2. Honolulu star-Bulletin. Schools Should Push Nutrition and Physical Education. (http://archives.starbulletin.com/2007/11/28/editorial/editorial01.html)

3. Nino Kunzli, Laura Perez. Evidence based public health-the example of air pollution. Swiss Med Wkly,2009.

4. Michele Barry, James M Hughes. Talking Dirty-the politics of clean water and sanitation. N ENGL J MED, 2008.

5. Ahmad Besaratinia, Gerd P Peifer. Second-hand smoke and human lung cancer. Oncology, 2008.

6. User Manual for new instrument or new technology.

7. Calling Papers for International conference.


0603 Clinical Medicine and Associated Medical Sciences

Clinical Biochemistry


Course Code: 1000033 College: The Second Clinical College

Semester: Spring Intended Students: Laboratory Medicine (Five-year Program)

^ Credits: 4.5 Instructor: Zheng Fang (China)

Course Content:

The course of Clinical Biochemistry is a part of clinical laboratory diagnostics. Clinical Biochemistry applies basic biochemistry to medical diagnosis, treatment, prevention and management. This course includes the theory of clinical biochemistry, concentrates on biochemical mechanism, the pathophysiological basis of chemical composition changes and the principle of biochemical diagnosis. The programme is designed to provide students with the biochemistry methodology and its clinical significance, and describe the relationship among the biological chemistry tests, data results and the clinic. This course would help students understand the basic biochemistry methods and skills needed for clinical biochemistry tests and the clinical significance.

This course has a total of 99 hours, including 63 hours for theory and 36 hours for experiment.

^ Course Evaluation:

Including final theory exam, practice exam and ordinary evaluation. Final theory test scores account for 60% of course grade, practice exam scores account for 30%, and ordinary evaluation accounts for 10%.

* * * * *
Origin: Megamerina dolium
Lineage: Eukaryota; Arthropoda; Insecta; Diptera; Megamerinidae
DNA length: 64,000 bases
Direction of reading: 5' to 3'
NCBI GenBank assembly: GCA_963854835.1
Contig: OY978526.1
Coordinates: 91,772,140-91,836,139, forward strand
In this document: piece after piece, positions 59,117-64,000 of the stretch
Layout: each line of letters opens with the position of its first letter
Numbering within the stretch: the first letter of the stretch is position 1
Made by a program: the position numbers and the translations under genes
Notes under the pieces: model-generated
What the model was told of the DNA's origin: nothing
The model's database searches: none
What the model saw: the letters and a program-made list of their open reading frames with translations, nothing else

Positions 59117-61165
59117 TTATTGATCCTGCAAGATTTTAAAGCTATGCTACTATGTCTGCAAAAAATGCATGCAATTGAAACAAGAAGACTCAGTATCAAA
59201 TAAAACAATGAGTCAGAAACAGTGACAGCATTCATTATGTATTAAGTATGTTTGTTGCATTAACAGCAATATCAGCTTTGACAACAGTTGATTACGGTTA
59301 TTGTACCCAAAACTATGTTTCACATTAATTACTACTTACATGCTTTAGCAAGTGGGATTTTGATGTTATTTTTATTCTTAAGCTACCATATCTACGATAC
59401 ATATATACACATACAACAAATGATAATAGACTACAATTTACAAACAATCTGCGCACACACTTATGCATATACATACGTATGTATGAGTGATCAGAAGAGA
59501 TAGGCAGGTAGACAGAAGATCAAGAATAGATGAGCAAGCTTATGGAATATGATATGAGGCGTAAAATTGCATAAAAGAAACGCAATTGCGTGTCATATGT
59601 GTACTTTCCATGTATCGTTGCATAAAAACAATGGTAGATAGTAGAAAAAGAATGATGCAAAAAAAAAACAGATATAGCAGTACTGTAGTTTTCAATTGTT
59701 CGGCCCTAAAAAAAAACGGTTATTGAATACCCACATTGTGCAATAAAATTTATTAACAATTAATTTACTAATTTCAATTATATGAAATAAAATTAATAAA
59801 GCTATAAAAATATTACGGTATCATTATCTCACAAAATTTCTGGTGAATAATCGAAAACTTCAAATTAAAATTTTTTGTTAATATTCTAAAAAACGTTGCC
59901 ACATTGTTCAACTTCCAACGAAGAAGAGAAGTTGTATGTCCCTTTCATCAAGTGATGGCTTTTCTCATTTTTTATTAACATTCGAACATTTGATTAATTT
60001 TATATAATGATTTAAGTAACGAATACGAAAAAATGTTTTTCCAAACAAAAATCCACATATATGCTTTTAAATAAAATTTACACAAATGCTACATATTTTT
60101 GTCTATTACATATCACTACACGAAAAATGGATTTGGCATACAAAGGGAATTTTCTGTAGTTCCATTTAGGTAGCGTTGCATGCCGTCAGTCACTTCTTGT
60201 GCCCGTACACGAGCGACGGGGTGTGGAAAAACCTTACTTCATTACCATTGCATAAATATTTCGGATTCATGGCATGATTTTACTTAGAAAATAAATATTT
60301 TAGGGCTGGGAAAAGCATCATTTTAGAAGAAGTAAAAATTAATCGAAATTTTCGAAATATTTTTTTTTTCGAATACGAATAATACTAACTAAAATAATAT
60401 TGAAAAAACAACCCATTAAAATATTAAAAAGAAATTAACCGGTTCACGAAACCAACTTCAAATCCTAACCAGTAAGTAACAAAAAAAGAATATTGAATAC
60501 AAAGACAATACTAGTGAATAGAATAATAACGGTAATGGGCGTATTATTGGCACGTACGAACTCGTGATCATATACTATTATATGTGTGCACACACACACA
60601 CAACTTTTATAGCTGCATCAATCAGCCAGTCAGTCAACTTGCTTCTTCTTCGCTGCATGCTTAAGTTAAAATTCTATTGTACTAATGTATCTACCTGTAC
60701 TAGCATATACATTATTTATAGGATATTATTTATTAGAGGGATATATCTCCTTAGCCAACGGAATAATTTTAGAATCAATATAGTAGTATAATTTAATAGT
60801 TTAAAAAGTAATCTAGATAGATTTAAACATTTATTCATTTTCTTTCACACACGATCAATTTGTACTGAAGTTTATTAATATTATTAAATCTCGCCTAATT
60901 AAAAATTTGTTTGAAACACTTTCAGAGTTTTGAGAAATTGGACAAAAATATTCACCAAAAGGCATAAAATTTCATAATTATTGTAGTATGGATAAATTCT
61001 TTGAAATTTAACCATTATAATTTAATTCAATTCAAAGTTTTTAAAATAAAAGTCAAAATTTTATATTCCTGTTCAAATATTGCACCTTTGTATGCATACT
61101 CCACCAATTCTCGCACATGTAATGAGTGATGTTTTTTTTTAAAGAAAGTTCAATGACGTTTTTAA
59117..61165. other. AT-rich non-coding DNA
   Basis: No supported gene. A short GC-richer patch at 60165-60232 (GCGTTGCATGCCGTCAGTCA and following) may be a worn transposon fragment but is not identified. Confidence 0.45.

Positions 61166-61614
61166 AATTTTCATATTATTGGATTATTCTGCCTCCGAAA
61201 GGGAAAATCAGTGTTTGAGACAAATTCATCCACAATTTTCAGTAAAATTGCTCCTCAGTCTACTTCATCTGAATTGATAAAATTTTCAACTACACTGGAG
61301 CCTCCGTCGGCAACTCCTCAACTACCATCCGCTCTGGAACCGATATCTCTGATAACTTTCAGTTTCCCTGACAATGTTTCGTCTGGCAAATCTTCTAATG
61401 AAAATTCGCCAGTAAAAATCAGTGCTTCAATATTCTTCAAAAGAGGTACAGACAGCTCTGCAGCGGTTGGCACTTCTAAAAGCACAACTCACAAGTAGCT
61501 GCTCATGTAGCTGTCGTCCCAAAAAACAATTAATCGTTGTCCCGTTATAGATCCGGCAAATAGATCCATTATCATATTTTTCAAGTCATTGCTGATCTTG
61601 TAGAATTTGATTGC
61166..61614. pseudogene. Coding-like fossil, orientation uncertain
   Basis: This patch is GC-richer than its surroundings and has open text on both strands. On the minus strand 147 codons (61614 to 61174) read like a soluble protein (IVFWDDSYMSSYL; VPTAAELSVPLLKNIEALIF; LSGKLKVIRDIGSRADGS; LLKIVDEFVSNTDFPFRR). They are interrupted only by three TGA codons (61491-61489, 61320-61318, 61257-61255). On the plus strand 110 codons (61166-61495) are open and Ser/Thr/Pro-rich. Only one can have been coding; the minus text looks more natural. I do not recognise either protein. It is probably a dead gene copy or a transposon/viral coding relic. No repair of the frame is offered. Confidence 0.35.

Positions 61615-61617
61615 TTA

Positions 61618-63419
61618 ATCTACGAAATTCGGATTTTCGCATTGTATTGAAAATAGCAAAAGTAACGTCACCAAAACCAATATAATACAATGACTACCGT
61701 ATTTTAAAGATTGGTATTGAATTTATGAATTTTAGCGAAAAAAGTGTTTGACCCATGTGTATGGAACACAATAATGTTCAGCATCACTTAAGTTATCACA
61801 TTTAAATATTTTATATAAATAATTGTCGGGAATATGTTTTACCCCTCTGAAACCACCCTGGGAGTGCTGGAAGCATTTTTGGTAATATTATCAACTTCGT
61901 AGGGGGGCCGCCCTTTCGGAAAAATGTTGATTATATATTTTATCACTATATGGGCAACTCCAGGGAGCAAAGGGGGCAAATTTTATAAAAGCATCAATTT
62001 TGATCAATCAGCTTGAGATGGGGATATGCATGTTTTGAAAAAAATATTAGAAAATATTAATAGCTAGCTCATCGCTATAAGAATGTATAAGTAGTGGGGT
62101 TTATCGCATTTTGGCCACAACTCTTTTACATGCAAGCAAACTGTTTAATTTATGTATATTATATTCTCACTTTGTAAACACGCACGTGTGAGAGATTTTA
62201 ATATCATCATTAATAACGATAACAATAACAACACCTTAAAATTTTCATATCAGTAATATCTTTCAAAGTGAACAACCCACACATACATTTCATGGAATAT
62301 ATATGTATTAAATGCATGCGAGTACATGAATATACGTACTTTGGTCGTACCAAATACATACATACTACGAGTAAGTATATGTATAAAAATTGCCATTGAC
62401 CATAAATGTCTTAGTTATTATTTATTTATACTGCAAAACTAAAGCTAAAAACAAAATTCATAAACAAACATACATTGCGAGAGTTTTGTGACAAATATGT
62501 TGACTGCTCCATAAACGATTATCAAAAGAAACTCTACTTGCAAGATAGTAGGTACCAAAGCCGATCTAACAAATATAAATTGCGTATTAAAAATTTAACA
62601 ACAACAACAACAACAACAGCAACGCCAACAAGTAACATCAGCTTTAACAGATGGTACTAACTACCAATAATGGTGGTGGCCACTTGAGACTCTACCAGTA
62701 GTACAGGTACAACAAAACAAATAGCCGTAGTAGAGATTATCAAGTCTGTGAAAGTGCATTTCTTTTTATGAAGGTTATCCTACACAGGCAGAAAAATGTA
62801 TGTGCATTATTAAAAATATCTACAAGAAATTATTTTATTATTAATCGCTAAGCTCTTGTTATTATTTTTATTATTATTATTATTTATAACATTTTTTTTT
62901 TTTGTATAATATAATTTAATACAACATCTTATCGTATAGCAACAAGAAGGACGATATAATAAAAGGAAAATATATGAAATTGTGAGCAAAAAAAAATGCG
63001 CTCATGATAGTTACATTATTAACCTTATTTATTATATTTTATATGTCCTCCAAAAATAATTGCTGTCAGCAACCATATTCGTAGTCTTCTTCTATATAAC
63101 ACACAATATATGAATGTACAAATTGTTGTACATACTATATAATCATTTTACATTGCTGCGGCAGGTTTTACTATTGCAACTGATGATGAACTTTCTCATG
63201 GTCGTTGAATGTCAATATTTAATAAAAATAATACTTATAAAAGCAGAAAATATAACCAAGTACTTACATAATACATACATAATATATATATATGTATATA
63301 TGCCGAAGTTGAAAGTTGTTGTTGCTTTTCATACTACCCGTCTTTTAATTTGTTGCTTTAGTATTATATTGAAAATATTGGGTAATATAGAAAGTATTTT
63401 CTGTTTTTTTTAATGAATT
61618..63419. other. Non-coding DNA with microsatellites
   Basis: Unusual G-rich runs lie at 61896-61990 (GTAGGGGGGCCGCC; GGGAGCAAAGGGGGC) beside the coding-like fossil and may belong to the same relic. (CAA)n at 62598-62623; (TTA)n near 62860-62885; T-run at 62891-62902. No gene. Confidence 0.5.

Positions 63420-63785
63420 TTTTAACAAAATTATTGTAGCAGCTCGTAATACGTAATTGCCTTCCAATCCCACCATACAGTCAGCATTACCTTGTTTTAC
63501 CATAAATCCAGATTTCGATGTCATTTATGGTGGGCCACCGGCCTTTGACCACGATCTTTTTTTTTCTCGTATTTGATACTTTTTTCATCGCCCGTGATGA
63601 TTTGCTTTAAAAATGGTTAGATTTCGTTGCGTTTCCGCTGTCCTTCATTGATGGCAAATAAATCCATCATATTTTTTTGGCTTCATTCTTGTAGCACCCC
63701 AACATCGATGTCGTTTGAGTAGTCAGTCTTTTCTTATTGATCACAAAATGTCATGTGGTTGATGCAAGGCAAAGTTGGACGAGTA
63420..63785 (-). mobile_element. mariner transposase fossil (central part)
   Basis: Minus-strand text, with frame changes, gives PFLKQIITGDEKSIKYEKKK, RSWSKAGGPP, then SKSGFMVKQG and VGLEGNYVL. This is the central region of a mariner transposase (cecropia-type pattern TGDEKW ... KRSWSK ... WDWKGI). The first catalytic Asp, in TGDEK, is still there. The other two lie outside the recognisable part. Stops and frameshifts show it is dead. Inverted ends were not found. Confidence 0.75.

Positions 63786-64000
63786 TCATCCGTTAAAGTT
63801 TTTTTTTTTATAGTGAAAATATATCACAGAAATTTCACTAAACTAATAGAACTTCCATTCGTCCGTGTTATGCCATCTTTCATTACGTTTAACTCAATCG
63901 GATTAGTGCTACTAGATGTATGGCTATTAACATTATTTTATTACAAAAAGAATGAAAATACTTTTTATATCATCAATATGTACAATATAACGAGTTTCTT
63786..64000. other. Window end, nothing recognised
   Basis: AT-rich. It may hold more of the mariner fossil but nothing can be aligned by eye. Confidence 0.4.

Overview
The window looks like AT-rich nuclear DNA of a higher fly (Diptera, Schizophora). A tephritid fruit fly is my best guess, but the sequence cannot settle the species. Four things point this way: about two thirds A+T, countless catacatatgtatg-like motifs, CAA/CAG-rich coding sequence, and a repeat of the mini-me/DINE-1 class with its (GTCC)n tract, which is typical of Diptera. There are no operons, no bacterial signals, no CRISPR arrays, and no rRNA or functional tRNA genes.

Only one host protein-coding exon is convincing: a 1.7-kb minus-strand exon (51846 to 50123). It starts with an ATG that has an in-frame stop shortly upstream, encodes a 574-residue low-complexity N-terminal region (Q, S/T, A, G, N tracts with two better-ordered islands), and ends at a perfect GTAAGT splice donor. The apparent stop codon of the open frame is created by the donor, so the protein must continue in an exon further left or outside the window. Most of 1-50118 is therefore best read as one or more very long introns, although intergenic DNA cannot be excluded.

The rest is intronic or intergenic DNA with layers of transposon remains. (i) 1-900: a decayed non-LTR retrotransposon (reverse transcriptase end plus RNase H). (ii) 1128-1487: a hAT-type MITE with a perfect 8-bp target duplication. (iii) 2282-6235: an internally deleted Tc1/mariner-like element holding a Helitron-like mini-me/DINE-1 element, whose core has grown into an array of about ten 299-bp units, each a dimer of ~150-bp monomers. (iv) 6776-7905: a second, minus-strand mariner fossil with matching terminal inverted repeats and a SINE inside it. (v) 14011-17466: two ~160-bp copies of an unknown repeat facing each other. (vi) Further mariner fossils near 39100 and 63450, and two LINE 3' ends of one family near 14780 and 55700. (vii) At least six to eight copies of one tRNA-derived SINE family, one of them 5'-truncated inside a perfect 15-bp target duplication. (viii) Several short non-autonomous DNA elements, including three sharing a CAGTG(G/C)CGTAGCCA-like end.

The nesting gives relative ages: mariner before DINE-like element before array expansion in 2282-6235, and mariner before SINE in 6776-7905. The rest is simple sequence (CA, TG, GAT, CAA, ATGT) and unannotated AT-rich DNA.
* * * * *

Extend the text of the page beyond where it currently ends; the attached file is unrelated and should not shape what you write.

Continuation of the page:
Textbook:

Allan Gaw, MRCPath MFPM MICR, Michael J. Stewart. ^ Clinical Biochemistry: An Illustrated Colour (4th Edition). Churchill Livingstone Publishing House, 2006.

List of Recommended References:

Zhou Xin. ed. Clinical Biochemistry (4th Edition). People’s Medical Publishing House, 2007.


Laboratory Medicine


Course Code: 1000216 College: The Second Clinical College

^ Semester: Fall Intended Students: Clinical Medicine (Five-year

Program)

Credits: 2 Instructor: Zheng Fang (China); Tu Jiancheng (China)

Course Content:

Clinical laboratory medicine contributes more hard scientific objective data and information to a patient’s medical care and medical record and database than any other single source.

The most use of clinical laboratory measurement and examinations today (approximately two thirds) is in clinical and therapeutic management and monitoring, with the remainder used mostly for confirming or ruling out a diagnosis, followed by case finding or screening to detect disease or risk factors to promote health; last, such determination is used for assessment of prognosis or magnitude or extent of existing disease. Over the past decade, an explosion in biomedical information and technology, and the new biology of medicine (cell and molecular biology, genetics, immunology, and reproductive biology) have been translated into patient care primarily through the clinical laboratory.

This text will sustain and assist students, physicians, medical technologists, and others in this era of laboratory medicine that has been undergoing change as a result of the biomedical information explosion and health care reform in a competitive, regulated, and resource-limited environment.